African traditional religion facts for kids

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Igbo medicine man
An early 20th century Igbo 'medicine man' in Nigeria, West Africa.

Traditional African religions are the traditions of the religious groups in Africa. After Christianity and Islam, they are the third-biggest religious group in Africa. These religions still stick to their traditions. They are folk religions, and combine different beliefs.

In general, people in the cities confess to either Christianity or Islam. The people outside the cities confess to the traditional religions. These religions are present in everyday life. All that happens has a supernatural cause, rooted in religion. People are born with a certain religion. Normally conversions from one belief system to another do not take place.

There is a central belief in a life force which links everyday life with the metaphysical. Generally, such religions are full of life, and have a low esteem for an ascetic lifestyle. There is also the fear of spirits, the dead, and of magic, which influence everyday life.

Practitioners of traditional religions in Sub-Saharan Africa are distributed among 43 countries, and were estimated to number over 100 million, although the largest religions in Africa are Christianity and Islam.

Practices and rituals

Masques BaKongo
Bakongo masks from the Kongo Central

There are more similarities than differences in all traditional African religions. The gods and spirits are honored through libation, sacrifice (of animals, vegetables, cooked food, flowers, semi-precious stones, precious metals, etc).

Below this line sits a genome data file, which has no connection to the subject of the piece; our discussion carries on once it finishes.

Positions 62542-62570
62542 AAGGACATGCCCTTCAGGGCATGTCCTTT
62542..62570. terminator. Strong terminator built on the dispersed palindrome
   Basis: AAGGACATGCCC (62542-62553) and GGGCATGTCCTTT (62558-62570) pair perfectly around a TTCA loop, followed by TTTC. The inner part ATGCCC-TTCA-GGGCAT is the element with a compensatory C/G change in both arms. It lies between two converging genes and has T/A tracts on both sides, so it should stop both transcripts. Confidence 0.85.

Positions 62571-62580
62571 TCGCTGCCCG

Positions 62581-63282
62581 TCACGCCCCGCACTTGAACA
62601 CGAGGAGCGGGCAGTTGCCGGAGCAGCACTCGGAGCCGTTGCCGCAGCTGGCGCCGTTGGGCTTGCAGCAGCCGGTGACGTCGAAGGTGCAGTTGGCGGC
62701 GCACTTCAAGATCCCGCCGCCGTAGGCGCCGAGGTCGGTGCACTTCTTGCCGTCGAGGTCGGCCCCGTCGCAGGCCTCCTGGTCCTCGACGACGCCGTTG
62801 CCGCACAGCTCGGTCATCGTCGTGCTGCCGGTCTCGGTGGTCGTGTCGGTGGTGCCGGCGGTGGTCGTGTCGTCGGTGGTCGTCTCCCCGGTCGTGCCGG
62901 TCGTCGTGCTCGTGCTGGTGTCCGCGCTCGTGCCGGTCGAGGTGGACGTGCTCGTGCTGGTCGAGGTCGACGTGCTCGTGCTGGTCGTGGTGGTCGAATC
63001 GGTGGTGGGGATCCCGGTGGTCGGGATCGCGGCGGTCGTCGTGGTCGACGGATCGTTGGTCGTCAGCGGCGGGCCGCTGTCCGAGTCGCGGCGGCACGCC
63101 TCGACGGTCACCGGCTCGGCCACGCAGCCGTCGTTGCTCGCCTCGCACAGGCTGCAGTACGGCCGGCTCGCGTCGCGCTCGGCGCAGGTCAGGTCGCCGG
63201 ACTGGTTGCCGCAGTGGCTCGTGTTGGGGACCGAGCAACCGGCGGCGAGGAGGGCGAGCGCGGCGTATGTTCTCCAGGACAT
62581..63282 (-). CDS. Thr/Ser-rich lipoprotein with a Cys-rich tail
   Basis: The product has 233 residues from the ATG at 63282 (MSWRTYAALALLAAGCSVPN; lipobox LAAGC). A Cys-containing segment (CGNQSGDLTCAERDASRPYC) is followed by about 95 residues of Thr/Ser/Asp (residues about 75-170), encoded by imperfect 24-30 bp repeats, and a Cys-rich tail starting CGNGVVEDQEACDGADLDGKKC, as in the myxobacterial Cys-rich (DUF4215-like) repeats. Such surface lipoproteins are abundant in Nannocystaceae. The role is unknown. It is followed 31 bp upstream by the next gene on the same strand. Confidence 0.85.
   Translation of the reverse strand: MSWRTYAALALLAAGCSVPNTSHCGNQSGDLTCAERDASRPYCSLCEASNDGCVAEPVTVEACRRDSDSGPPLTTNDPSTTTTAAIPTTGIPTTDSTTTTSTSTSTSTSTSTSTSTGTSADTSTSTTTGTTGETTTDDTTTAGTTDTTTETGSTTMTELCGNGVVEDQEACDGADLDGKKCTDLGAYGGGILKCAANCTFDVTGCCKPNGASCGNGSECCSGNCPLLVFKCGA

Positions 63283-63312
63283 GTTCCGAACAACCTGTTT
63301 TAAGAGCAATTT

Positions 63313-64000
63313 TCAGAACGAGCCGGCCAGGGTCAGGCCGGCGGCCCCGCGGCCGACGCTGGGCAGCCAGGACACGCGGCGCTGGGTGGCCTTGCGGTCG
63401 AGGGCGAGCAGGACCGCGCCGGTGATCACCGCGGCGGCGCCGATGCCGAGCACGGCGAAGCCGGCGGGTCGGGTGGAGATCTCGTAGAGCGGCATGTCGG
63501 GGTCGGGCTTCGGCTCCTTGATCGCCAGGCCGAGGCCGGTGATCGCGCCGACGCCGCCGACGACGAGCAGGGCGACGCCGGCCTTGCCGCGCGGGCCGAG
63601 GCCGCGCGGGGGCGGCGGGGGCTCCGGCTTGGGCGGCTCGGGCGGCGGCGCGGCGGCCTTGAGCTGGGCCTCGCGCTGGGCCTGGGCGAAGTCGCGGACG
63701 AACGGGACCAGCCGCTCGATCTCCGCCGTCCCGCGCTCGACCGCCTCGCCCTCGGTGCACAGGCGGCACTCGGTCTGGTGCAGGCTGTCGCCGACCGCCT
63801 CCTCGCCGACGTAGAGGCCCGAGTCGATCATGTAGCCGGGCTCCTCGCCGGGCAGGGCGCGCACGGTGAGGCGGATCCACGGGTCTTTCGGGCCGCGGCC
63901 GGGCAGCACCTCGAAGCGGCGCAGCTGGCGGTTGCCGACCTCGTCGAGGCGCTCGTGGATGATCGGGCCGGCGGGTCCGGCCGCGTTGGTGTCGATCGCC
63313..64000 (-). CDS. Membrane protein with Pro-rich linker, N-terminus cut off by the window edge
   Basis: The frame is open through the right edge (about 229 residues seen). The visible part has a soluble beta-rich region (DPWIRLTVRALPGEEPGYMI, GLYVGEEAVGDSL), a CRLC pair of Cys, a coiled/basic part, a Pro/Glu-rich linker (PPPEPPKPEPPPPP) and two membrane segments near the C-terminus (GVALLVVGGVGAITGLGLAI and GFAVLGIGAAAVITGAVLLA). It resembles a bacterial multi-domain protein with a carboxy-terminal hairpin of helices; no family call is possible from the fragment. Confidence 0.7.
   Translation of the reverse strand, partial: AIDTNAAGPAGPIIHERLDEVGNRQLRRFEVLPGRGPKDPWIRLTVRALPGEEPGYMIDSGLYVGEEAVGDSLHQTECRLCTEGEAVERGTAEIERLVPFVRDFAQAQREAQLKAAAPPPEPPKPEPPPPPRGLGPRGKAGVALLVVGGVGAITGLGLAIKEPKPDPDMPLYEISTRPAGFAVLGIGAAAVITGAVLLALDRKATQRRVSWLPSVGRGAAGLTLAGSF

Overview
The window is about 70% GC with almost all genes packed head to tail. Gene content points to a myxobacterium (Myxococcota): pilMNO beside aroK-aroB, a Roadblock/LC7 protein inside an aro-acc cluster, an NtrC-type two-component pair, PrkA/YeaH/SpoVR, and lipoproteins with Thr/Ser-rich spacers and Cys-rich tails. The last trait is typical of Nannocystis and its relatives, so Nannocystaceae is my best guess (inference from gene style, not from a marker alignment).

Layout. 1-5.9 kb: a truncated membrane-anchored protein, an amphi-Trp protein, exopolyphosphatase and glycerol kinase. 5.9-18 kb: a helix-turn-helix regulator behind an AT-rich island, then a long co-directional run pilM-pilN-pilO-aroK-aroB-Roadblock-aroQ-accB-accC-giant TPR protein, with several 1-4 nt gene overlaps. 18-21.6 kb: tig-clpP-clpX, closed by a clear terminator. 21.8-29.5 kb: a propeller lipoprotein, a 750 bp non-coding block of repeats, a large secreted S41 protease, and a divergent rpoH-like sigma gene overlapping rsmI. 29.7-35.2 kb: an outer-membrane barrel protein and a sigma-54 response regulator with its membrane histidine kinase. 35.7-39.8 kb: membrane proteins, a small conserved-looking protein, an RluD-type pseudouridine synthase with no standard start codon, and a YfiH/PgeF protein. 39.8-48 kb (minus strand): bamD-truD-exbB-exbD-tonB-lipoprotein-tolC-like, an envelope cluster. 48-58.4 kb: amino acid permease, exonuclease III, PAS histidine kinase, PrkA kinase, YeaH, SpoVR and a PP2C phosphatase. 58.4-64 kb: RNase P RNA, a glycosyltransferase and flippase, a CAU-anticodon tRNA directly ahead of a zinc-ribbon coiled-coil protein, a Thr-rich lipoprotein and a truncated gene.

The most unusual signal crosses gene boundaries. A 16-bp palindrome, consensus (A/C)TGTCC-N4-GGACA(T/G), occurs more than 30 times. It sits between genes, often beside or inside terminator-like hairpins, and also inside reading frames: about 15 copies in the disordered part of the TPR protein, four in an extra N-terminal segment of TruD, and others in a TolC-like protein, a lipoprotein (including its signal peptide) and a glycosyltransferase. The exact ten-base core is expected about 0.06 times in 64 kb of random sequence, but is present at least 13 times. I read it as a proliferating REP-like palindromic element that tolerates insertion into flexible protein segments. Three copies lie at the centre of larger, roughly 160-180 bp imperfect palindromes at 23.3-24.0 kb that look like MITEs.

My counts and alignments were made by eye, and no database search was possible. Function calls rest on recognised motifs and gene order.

In many traditional African religions, there is a belief in a cyclical nature of reality. The living stand between their ancestors and the unborn. Traditional African religions embrace natural phenomena – ebb and tide, waxing and waning moon, rain and drought – and the rhythmic pattern of agriculture.

For example, in the Serer religion, one of the most sacred stars in the cosmos is called Yoonir the (Star of Sirius). With a long farming tradition, the Serer high priests and priestesses (Saltigue) deliver yearly sermons at the Xoy Ceremony (divination ceremony) in Fatick before Yoonir's phase in order to predict winter months and enable farmers to start planting.

Divination

Early 20th century Yoruba divination board
Early 20th century Yoruba divination board

Since Africa is a large continent with many ethnic groups and cultures, there is not one single technique of casting divination. The practice of casting may be done with small objects, such as bones, cowrie shells, stones, strips of leather, or flat pieces of wood.

Some castings are done using sacred divination plates made of wood or performed on the ground, often within a circle.

In traditional African societies, many people seek out diviners on a regular basis. There are generally no prohibitions against the practice. Those who divine for a living are also sought for their wisdom as counselors in life and for their knowledge of herbal medicine.

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